Even if we forego the transcription methodology (which any idiot savante can grasp), if this codex is understood to have been the work of a beginner scribe, then it’s not mainstream or extant Qur’aanic text, which means if we know this, then it can’t be corruption, it means we can know what’s been professionally transmitted and what hasn’t – that’s the opposite of corruption.

    That’s control and authorization, which equates or qualifies to reliability. You haven’t proven the Qur’aan to be corrupted, you’ve proven the converse, that we can actively show how it hasn’t (stemmatically, textually speaking) been interpolated or emendated. You’re defending the Qur’aan with your statements to be honest.

  • Hi Ijaz,
    It is worth remembering that these comments are regarding two of the oldest Quranic manuscripts in existence, even considered Uthmanic by the majority of Muslims- they are not some minority MSS as you would like to assume. You cannot dismiss the textual issues so quickly- there are ‘scribal mistakes, copyist mistakes’ as well as ‘later added signs’- this is emendation and interpolation in any textual criticism textbook. I do not know how you can continue to defend the claim that the Quran is perfectly preserved- it is not true. The Quran, like the Bible, has a textual history, and while you claim that scribal errors render the Bible unauthentic, you do not apply the same standards to the Quran. I am not saying the Quran is corrupted. Only that it is not perfectly preserved through transmission.

  • Again your arguments are very infantile. Between two codices, we see two forms of transcription, in one of those, we see assumed errors.

    Because of perfect transmission, we know that they are not scribal errors. The evidence is clear to us.

    To correct you, they are neither emendations nor interpolations, they are a variant form of transcription, as what you yourself quoted, states that they used differing forms of words and points – this is like saying sonne is not son or colour is not color.

    What we see is perfect transmission, transcription differs, but that doesn’t make it corrupted, same as majuscule to minuscule isn’t corruption.

    Come out of your desperation, transcription through early development of a written language is not corruption and can never be.

    You really want the Qur’an to be at the level of corruption of the bible, but what you quote proves you to be clutching at straws.

  • Your defense of transcription can only work (at best) for those cases where the author discusses “different spelling of words”- it can not work in those places that are evidence of ‘scribal mistakes, copyist mistakes’ as well as ‘later added signs’. These are not transcription issues but textual ones- they are emendations and interpolations.
    You said they are not ‘scribal errors’ yet that is the opposite of what these (Islamic) scholars say they are; their own words- ‘scribal mistakes’. Again, do not forget that this is the conclusion of (Islamic) scholars who studied the Topkapi Mushaf and the Sammarqand Mushaf, historically considered to be copies from the period of Uthmanic recension.
    These scholars do discuss transcription of the text, but at a different point in there article, and their conclusions are that the Topkapi Mushaf “most probably belongs to the [later] Umayyad period”. But again, scribal mistakes, cpoyist mistakes and later additions undeniably demonstrate that the Quran has not been perfectly preserved through transmission.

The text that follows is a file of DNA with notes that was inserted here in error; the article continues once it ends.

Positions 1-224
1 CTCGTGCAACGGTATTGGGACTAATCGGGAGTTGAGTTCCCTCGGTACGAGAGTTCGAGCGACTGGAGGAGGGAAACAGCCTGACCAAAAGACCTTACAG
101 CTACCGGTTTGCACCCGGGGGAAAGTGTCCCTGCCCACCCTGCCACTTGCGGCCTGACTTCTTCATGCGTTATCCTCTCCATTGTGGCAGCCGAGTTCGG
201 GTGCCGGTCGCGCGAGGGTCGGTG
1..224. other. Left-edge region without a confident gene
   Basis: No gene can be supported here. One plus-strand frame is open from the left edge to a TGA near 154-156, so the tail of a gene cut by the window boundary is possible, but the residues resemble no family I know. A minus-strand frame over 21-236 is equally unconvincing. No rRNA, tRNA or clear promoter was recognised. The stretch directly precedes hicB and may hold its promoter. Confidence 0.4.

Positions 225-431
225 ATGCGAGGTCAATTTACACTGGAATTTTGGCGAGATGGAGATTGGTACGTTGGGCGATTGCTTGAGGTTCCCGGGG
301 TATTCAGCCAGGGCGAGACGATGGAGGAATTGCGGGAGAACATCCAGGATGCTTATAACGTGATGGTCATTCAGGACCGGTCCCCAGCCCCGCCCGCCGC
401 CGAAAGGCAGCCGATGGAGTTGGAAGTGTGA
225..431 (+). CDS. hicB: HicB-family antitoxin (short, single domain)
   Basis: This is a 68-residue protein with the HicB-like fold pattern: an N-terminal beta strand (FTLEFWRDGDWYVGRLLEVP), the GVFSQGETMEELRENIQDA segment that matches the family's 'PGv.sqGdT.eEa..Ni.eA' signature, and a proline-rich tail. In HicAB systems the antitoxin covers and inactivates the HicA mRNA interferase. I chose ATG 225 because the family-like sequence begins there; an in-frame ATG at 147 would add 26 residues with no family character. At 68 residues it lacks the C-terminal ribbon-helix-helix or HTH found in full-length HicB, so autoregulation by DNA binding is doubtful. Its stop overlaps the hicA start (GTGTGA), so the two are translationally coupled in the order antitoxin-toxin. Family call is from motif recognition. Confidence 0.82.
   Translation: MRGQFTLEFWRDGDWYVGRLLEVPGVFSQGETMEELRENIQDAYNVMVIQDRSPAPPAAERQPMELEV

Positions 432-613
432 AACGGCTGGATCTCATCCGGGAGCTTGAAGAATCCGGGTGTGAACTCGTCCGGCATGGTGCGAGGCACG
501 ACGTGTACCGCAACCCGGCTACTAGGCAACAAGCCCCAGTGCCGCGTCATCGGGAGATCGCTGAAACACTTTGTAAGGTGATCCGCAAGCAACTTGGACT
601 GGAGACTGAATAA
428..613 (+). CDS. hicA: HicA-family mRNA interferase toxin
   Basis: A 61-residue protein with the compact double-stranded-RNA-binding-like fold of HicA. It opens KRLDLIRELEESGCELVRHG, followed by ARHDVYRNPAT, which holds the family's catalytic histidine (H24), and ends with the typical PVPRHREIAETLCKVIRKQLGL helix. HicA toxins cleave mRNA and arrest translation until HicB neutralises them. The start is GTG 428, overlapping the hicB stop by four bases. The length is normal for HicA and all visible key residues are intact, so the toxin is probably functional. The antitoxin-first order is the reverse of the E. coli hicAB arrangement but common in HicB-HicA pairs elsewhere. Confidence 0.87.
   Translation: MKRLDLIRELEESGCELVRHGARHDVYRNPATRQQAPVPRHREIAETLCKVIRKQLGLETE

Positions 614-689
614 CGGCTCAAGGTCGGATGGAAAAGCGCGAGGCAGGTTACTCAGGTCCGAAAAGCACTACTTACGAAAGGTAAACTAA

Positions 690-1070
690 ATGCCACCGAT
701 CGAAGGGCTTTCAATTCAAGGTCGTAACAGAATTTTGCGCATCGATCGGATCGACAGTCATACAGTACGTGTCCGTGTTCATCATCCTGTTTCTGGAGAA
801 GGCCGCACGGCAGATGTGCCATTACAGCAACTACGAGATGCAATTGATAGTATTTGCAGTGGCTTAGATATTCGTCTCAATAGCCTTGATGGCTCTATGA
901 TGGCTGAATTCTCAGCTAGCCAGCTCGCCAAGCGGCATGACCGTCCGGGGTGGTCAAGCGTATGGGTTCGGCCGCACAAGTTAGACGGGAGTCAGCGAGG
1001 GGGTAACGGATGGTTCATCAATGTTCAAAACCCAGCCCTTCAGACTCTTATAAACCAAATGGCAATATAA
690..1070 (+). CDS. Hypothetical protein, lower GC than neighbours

• To correct you, stop signs can vary due to transcription rules which covers:

    “later added signs”

    If I write a full stop one way and you another, does that mean the text is corrupted? What if I write an exclamation mark different to you? Sings differ in transcription, especially when the language is first being transcribed, this again cannot be considered corruption, it’s perfectly valid text according to the transcription rules or practises at that point in time.

    “But again, scribal mistakes, cpoyist mistakes and later additions undeniably demonstrate that the Quran has not been perfectly preserved through transmission.”

    You’re contradicting yourself. The Qur’aan would not be perfectly preserved if those copyist mistakes, scribal mistakes found their way into the extant texts and copies of the Qur’aan. The fact that we consider them to be mistakes and not part of the Qur’aan, demonstrates that the Qur’aan has been preserved. I don’t think you understand how this works. If it wasn’t perfectly preserved, then the Qur’aan would contain those scribal mistakes and errors in our extant copies to this day, but the very fact that it’s limited to one copy and a copy that is hard to decipher transcript wise (as the same study indicated – early transcripts of the Qur’aan used grammatical rules common to that scribe’s time and location, only they know the rules that governed their writing). Most importantly, what one textual critic can call ‘copyist mistake’, or ‘scribal error’, yet also says he cannot understand their rules for transcription, most likely indicates that they used various consonants in contrasting ways from other forms of transcription – which therefore does not render it corruption but once again a variant form of rendering the early spoken language into a text form.

    As compared to the Bible, where copyist errors, insertions and manipulations became part of scripture, in Islam, we either see them as human error and we don’t reproduce their mistake, because our texts were controlled and authorized from the start, as opposed to the Christian scripture that preserves human error and still attempts to masquerade it as a divine source of human interpolated guidance.